With encryption effort, Education built on others' work

The Education Department is the first agency to use the government’s new Personal Identity Verification smart identification card for signing on to laptops and decrypting data on their hard drives. But the department did not tackle the challenge alone. Agencies don't need to reinvent the wheel for every information technology program, said Phillip Loranger, the department's chief information security officer.

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When faced with a challenging program, “look around and see what the rest of the country is doing,” Loranger said. “The chances are some people already are doing a part of what you are trying to do. There are very few programs that are doing something that nobody else has done before.”

Education put together a team of department and vendor personnel to design its new system to protect sensitive data on mobile devices with full-disk encryption. They found others who already were working with PGP encryption, PIV cards and Microsoft’s Active Directory. “But nobody had done all three,” Loranger said. However, their individual experiences helped in integrating those elements.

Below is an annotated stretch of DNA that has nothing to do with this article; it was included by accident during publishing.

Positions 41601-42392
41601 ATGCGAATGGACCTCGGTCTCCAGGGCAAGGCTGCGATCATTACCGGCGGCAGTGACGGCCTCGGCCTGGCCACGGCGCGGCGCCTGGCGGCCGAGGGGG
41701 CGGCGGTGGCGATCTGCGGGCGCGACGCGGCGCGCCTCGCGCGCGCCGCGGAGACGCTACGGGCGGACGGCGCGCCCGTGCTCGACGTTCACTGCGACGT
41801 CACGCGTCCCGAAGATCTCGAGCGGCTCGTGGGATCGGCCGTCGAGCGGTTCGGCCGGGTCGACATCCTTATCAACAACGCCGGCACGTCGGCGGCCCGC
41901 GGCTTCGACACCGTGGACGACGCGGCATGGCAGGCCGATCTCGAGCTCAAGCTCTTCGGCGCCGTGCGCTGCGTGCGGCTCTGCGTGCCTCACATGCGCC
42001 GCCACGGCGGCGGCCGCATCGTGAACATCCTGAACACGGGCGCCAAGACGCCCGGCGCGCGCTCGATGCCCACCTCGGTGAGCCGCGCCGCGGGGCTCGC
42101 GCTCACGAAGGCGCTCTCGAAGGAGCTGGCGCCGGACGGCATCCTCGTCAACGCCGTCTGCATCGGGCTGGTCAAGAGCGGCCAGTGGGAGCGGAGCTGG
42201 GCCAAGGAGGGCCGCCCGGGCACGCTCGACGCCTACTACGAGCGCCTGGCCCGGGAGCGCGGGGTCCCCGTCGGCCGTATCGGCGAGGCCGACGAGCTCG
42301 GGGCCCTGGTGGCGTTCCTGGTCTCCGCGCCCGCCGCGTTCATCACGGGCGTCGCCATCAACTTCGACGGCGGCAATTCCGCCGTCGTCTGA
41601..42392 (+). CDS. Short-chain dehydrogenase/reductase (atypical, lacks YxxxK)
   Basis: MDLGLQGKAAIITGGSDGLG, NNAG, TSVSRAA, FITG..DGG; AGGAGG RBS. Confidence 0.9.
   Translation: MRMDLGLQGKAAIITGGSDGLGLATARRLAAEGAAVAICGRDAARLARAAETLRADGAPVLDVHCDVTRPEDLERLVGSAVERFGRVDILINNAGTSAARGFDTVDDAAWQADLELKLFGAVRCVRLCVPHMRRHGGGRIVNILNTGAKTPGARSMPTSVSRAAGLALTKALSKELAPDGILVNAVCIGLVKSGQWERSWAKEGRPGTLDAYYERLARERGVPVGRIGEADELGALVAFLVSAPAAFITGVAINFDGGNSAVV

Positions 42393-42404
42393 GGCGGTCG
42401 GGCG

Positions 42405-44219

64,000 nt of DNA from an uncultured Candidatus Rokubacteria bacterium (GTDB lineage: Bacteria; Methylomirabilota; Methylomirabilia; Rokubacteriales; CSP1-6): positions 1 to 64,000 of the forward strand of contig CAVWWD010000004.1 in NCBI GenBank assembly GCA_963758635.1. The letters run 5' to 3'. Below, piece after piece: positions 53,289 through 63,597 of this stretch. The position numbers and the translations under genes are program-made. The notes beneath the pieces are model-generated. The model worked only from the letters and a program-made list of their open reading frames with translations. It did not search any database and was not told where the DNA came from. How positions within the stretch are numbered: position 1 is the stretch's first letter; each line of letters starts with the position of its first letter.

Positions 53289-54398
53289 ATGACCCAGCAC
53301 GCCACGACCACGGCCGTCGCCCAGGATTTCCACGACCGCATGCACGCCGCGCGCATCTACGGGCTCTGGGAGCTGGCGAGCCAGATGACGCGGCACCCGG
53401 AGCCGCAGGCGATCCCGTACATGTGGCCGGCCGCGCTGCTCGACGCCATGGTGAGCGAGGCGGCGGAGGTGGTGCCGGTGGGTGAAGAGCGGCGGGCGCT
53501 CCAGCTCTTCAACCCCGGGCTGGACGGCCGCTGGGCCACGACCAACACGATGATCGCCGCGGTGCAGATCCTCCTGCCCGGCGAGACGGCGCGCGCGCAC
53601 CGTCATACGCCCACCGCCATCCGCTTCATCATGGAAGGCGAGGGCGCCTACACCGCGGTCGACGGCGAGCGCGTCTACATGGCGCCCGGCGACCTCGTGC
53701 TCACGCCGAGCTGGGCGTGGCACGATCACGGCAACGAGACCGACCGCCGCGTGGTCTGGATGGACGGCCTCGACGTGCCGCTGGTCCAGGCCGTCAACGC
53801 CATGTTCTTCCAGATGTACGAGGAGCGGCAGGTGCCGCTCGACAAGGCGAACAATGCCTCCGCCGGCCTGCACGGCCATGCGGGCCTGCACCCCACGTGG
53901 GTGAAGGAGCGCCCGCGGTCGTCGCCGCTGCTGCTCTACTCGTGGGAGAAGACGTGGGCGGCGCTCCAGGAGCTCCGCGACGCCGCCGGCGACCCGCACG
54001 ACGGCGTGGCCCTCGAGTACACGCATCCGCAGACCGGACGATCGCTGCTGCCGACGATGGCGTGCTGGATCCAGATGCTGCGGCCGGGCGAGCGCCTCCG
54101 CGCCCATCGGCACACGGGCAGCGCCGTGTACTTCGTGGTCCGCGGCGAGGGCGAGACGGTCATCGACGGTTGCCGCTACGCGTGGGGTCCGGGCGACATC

PGP found that although it is not difficult to write interfaces for smart-card drivers, testing a system to work with all available drivers is a challenge. Nothing works out of the box in the complex environment created by smart cards and readers provided by different manufacturers, said company CEO Phillip Dunkelberger.

Even when the environment is not complex, the result must be easy to use and beneficial to users and administrators to be effective.

“The security guy can’t do it by himself,” Loranger said. “He has to use the [chief information officer's] infrastructure, so he has to know the business case and the return on investment going in.”

About the Author

William Jackson is freelance writer and the author of the CyberEye blog.

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